16. For now: one process running at a time (single core machine) • Kernel runs • Switch to process 1 • Trap to kernel • Switch to another (or same) process • Trap to kernel • etc. Context-switches K P1 K P2 K P2 K P1

  17. Processor Status Word • Supervisor Bit or Level • Interrupt Priority Level or Enabled Bit • Condition Codes (result of compare ops) • … Supervisor can update any part, but user can only update condition codes Has to be saved and restored like any other register!

  18. Time-Sharing • Illusion: multiple processes run at same time • Reality: only one process runs at a time • For no more than a few 10s of milliseconds • But this can happen in parallel to another process waiting for I/O! • Why time-share?

  19. Kernel Operation (conceptual) • Initialize devices • Initialize “First Process” • For ever • while device interrupts pending • handle device interrupts • while system calls pending • handle system calls • if run queue is non-empty • select a runnable process and switch to it • otherwise • wait for device interrupt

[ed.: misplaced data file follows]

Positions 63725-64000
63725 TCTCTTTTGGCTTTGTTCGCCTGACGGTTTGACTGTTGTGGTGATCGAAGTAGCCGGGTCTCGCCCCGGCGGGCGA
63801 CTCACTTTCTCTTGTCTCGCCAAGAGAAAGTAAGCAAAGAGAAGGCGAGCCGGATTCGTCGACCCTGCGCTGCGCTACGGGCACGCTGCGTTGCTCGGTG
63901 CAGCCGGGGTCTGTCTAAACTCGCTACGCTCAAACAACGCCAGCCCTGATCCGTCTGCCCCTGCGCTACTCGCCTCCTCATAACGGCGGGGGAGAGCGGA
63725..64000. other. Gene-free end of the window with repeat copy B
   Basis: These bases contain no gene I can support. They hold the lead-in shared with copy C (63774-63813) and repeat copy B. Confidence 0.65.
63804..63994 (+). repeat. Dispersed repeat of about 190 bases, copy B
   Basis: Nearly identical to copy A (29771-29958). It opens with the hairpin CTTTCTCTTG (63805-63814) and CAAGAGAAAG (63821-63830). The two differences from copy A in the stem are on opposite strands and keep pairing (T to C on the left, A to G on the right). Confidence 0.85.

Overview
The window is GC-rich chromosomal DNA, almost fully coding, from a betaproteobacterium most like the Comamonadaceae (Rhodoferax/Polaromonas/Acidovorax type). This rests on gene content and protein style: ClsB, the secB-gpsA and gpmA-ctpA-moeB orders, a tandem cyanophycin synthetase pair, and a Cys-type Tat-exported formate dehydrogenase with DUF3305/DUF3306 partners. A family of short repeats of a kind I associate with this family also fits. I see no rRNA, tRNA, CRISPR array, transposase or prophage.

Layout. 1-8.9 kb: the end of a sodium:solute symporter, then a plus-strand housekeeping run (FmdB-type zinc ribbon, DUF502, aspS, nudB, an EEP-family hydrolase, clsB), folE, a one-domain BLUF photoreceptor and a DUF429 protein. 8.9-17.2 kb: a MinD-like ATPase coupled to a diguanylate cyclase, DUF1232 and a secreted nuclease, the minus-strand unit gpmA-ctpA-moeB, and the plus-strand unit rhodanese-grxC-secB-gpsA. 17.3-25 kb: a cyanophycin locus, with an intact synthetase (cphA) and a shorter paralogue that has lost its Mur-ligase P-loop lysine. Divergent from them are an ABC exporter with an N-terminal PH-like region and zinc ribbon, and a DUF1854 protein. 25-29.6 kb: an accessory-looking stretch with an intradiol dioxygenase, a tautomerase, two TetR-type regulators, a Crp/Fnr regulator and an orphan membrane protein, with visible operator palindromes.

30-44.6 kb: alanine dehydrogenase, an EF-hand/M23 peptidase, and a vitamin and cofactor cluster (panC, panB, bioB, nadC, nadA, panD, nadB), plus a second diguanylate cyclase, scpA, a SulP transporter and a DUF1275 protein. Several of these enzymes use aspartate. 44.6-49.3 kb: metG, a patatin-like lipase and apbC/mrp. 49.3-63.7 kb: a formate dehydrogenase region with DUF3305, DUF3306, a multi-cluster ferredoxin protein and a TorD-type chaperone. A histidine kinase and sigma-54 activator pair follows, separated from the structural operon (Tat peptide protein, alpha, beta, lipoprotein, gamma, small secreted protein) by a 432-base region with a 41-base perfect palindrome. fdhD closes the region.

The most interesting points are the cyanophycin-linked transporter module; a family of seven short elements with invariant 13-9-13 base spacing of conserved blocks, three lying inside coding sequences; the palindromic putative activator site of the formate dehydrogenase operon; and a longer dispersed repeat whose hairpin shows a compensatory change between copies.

20. Invariants • Supervisor mode  PC points to kernel code • Equivalently: PC points to user code  user mode • User code runs with interrupts enabled • For simplicity: Kernel code runs with interrupts disabled (for now)

  21. Dispatch: kernel  process • Software: • CurProc := &PCB of current process • Set user base/bound register • Restore process registers • Execute ReturnFromInterrupt instruction • Hardware: • Sets user mode • Enables interrupts • Restores program counter

  22. Trap process  kernel • Hardware: • Disables interrupts • Sets supervisor mode • Saves user PC and SP on kernel stack • why not on process stack? • Sets kernel stack pointer • Sets PC to kernel-configured position • Software: • Save process registers in PCB of CurProc • Back to kernel main loop

  23. Causes for traps • Clock interrupt • Device interrupt • System call • Privileged instruction • Divide by zero • Bad memory access • …

  24. System calls • How does a process specify what system call to invoke and what parameters to use? • How does the kernel protect itself and other processes? • How does the kernel return a result to the process? • How does the kernel prevent accidentally returning privacy sensitive data?

  25. Class Projects • Implement sleep(delay) system call • Implement a debugger • Implement SendSignal(pid, signal)

  26. How Much To Abstract • Unix and Windows provide processes that look like idealized machines, with nice looking file abstractions, network abstractions, graphical windows, etc. • Xen, KVM, etc. provide processes that look just like real hardware • virtualization • Requires different kinds of things from kernels • Unix/Windows: implement files, network protocols, window management • Xen/KVM/…: emulate hardware

  27. Virtual Machine Abstraction P1 P2 P3 P4 P5 Unix Kernel Windows NT Kernel Virtual Machine Monitor kernel